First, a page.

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United States President Donald Trump speaks during his Keep America Great Rally at the Civic Center in Lake Charles, La., Friday, Oct. 11, 2019. (Rick Hickman/Lake Charles American Press)

President Trump has made a major move in the energy field that triggered a quick response from managers of major oil refineries around the country. Leaders of five Louisiana refineries, in a letter to the American Press, expressed their concerns about the increased use of ethanol in gasoline.

One news report said boosting biofuel-blending quotas to make up for expected exemptions beginning in 2021 is Trump’s effort to shift course on relieving some oil refineries of requirements to use biofuel such as cornbased ethanol. It is considered a political move to placate farmers, ethanol producers and political leaders in farm states.

The state oil industry response came from officials at Phillips 66 Lake Charles at Westlake, the Marathon Refinery at Garyville, Chalmette Refining (PBF Energy), Valero St. Charles Refinery at Destrehan and Valero Meraux Refinery at Chalmette. Leaders of those refineries said in order to continue his “win-win energy policies,” the president should continue recognizing that mandating overly aggressive biofuel volumes threatens Louisiana consumers’ pocketbooks and refining jobs.

Increasing unachievable biofuel mandates jeopardizes state refineries, they said, and others across the country. The 17 refineries in the state have the capability to process over 3.3 million barrels of crude oil per day, which is 18 percent of the nation’s total refining capacity.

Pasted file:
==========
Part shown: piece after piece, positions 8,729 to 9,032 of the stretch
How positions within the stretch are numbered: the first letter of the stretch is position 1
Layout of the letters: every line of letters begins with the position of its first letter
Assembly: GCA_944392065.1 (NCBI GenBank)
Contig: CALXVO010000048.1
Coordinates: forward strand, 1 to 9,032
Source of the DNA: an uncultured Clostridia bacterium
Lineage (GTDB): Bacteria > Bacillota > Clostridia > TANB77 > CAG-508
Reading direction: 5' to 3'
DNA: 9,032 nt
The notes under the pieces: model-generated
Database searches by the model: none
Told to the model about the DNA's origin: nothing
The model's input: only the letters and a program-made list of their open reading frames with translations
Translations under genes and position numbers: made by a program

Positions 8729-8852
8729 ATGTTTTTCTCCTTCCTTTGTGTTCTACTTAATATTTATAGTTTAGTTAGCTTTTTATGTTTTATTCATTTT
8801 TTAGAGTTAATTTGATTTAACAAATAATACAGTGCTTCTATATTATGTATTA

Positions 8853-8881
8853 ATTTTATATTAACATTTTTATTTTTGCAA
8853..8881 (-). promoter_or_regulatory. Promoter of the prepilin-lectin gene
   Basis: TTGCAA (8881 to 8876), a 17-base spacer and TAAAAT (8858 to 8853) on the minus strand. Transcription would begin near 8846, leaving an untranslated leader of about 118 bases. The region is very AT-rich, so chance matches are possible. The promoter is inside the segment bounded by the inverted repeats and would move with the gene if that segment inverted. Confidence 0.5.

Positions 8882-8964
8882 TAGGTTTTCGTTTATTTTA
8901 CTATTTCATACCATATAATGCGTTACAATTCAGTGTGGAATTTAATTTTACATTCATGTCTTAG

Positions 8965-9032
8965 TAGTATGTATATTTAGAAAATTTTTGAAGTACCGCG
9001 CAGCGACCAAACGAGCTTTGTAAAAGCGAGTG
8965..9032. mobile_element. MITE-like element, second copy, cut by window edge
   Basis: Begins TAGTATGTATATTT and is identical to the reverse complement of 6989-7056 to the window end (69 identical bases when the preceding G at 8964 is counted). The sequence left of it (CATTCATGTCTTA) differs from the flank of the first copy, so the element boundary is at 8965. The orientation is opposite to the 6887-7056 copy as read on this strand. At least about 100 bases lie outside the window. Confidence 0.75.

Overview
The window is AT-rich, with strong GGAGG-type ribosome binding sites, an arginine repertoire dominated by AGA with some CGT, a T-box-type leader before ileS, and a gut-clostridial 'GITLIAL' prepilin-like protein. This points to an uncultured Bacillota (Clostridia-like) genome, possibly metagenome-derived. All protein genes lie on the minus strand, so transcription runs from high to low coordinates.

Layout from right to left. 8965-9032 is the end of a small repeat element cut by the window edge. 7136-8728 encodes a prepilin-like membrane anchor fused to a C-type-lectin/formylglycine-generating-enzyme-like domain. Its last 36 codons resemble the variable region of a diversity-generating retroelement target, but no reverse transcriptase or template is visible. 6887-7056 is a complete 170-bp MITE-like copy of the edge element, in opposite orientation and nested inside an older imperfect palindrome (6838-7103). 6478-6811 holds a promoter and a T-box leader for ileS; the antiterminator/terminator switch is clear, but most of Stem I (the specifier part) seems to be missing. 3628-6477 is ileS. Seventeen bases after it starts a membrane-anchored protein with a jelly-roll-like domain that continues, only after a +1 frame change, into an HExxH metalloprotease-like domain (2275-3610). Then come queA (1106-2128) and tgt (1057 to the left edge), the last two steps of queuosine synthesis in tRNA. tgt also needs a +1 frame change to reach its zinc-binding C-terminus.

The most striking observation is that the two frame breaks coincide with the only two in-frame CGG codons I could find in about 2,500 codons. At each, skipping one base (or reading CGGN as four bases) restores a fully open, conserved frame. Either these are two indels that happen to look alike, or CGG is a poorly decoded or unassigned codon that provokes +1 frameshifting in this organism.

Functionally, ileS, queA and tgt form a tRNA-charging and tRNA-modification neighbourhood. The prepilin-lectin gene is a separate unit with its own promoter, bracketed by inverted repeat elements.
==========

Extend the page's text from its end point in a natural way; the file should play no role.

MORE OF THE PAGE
The refinery leaders said those facilities sustain nearly 127,000 jobs and contribute over $29 billion to the state’s Gross Domestic Product (GDP). A recent report said the state’s GDP is higher than it has ever been.

“Under pressure from the biofuel lobby, the U.S. Environmental Protection Agency (EPA) already has experience mandating biofuel gallons at levels above what consumers can afford, and higher than what many engines and infrastructure can handle,” the managers said.

The news for farmers, ethanol producers, refiners and consumers is already good, they said, adding that a higher percentage of ethanol has been blended into gasoline this year compared to last. “But now special interests that profit from the complex structure of the mandate seem to have convinced President Trump to reverse course,” they said.

The state refinery leaders in their letter urge President Trump to continue honoring his promise to America’s manufacturing workers with a sensible policy that keeps the mandated biofuel volumes reasonable and compliance costs in check. They and others in the industry say the biofuel mandates “undermine the very communities at the center of his ‘America First’ and ‘Energy Dominance’ agendas.”


This editorial was written by a member of the American Press Editorial Board. Its content reflects the collaborative opinion of the Board, whose members include Crystal Stevenson, John GuidrozMike Jones and Jim Beam.

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